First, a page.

Canonized by Pope John Paul II on May 4, 2003.

Father may the spirit of your
daughter Saint María Maravillas de Jesús
be helpfuk to us so we can get closer
your son Jesus Christ who we ask to hear are


Thursday, December 10, 2009

St. Eulalia and Julia of Merida

St. Eulalia and Julia of Merida, Virgins and Martyrs. Eulalia and Julia of Merida were born in Spain in the last decade of the third century. It is almost universally accepted that she and her sister suffered martyrdom for the Faith. What little else is known of her to date is based mostly on legend. It is believed that Eulalia, as a twelve year old girl, tried to remonstrate with Judge Dacian of Merida for forcing Christians to worship false gods in accord with the edict of Diocletian. Even though Dacian was at first amused and tried to flatter her, Eulalia would not deny Christ.
St. Eulalia shouted out "Isis Apollo Venus nihil est,Maximianus et ipse nihil:illa nihil, quia facta manu;hic, manuum quia facta colit"
which translates to "Isis, Apollo and Venus are naught,Nor is Maximian anything more;Nothing are they, for by hand they were wrought,He, for of hands he the work doth adore."

Finally, Dacian ordered that her body be torn by iron hooks. Fire was applied to her wounds to increase her sufferings, and in the process her hair caught fire. She was asphyxiated by the smoke and flames, gaining the crown of martyrdom around the year 304. It is also said that when she was dead a dove flew out of Eulalia's mouth, to this many soldiers cowarded. This frightened away the soldiers and allowed a miraculous snow to cover her nakedness, its whiteness indicating her sainthood.

Lord you blessed these 2 very brave girls with the fruit of Martyrdom, let us also wish to shed our blood for your beloved word.
We ask this through Our Lord and Fountain of Salvation, Jesus Christ, with his death and glorious resurrection gave us Eternal Life.

Pictures:top one is St. Julia of Merida
bottom one is St. Eulalia of Merida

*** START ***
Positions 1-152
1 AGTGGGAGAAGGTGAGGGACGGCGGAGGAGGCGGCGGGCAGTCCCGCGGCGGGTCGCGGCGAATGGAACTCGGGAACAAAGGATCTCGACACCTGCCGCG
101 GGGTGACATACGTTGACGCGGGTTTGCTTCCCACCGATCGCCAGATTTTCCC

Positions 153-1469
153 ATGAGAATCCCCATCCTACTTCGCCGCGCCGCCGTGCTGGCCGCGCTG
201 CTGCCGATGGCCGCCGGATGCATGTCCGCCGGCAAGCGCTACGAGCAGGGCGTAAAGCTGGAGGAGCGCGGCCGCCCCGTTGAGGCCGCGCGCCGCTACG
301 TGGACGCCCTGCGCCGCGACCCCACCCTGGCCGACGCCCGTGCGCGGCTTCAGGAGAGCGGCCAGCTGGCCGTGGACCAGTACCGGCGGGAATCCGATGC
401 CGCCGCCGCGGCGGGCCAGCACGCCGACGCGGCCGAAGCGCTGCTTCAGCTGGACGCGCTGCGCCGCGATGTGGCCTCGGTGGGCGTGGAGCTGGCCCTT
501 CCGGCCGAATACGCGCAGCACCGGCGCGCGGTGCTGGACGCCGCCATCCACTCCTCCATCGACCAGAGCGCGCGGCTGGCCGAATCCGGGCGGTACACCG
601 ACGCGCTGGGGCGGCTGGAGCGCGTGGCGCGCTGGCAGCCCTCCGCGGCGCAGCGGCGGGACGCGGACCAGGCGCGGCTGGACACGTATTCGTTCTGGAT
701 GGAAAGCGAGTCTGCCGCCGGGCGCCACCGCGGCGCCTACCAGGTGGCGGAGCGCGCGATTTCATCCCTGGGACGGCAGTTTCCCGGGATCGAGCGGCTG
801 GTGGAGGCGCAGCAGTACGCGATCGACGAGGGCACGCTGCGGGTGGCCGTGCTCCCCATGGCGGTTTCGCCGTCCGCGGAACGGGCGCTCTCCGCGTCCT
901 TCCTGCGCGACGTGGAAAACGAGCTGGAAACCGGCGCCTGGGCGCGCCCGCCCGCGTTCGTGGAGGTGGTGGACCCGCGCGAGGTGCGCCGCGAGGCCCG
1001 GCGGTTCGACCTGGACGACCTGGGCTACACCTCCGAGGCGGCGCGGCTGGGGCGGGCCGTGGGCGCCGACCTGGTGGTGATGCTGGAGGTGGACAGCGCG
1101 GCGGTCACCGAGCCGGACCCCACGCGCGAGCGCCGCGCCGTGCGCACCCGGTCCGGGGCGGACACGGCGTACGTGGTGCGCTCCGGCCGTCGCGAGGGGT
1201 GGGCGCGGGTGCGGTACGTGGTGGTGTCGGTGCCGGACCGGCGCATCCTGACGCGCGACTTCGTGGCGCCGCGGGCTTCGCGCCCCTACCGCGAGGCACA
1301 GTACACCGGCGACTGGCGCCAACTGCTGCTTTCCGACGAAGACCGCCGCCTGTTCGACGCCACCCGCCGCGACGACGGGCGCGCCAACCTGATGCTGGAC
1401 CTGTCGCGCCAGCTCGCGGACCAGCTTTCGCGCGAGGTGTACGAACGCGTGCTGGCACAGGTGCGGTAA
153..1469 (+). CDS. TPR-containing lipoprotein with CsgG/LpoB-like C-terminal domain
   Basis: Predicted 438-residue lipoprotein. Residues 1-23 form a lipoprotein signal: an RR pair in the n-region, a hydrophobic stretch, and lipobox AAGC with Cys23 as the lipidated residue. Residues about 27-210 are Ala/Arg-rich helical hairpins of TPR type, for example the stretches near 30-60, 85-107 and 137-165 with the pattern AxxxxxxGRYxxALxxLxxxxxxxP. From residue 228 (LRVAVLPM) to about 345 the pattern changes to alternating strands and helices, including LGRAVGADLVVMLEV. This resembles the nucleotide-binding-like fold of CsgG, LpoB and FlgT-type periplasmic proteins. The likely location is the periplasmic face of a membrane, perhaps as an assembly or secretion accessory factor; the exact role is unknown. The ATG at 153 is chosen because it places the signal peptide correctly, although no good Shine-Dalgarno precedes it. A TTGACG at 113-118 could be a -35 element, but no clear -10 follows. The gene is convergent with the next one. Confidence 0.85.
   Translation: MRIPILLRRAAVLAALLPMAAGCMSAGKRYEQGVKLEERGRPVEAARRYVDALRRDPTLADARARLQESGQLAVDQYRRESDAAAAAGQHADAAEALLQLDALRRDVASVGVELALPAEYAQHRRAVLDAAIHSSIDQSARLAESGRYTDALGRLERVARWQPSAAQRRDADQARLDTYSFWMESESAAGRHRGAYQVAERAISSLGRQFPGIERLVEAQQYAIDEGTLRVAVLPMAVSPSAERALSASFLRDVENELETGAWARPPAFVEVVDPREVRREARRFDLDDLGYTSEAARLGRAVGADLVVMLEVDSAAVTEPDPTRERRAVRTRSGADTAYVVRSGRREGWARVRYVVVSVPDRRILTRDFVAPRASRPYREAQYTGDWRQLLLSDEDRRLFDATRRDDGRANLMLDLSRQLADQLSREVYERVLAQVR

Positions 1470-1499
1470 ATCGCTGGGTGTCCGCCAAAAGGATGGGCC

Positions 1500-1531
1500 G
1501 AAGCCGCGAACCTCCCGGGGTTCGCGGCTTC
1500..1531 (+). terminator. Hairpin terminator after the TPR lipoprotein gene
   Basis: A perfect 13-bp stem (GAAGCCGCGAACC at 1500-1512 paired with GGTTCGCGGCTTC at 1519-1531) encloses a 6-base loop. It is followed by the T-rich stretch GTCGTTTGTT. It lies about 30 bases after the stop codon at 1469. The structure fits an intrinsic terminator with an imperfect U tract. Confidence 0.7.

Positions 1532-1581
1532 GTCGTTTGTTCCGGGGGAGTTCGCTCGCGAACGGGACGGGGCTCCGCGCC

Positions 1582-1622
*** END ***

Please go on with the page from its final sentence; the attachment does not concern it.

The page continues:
Wednesday, December 9, 2009

St.Juan Diego

Juan Diego was born July 12, 1474,Calpulli of Tlayacac,Cuauhtitlan, Mexico. He was a humble Indian, an ethnic Indian Chichimecs, born around the year 1474, in Cuautitlan, which at that time belonged to the kingdom of Texcoco. Juan Diego was baptized by the first Franciscans, about 1524. In 1531, Juan Diego was a mature man, as about 57 years old, built others with his testimony and his word, in fact, approached him to intercede for the needs, demands and pleas from his people; and "asked and begged that the Lady of the sky, all was granted."
Juan Diego was a righteous man, the seeds of those virtues were inculcated, cared for and protected by their ancient culture and education, but were full when Juan Diego had the great privilege of meeting with the Mother of God, Holy Mary of Guadalupe, where instructed to wear at the head of the Church and the whole world the message of unity, peace and love for all men, it was this meeting and this wonderful mission that gave fullness to each of the beautiful virtues that were in the heart of this humble man and was converted into a model of Christian virtues, Juan Diego was a humble and simple, obedient, patient, grounded in faith, firm hope and great charity.
Shortly after having lived the important time of the apparitions of Our Lady of Guadalupe, Juan Diego turned himself fully to serving God and His mother, conveyed what he had seen and heard, and prayed with great devotion, though he grieved much people stay home and distant from the Hermitage. He wanted to be near the sanctuary
to attend to every day, especially mud, which for Indians was a real honor, as Fray Geronimo Mendieta recalled: "In the temples and all things dedicated to God have great reverence, and boast the old, no matter how major they are, to sweep the church, keeping the custom of his ancestors in times of their heathen temples in sweeping their devotion (even the same gentlemen). "
Juan Diego went to entreat the bishop to let him be anywhere to go, along the walls of the chapel and to serve as long as possible to the Lady of Heaven. The bishop, who was very fond of Juan Diego, granted his request and allowed him to build him a house next to the Chapel. Seeing his uncle Juan Bernardino served his nephew
Juan Diego, Saint
very well to our Lord and your precious Mother, I wanted to follow, to be together, "but Juan Diego did not agree. He said it was advisable to be at home, to keep the houses and land that their parents and grandparents left them.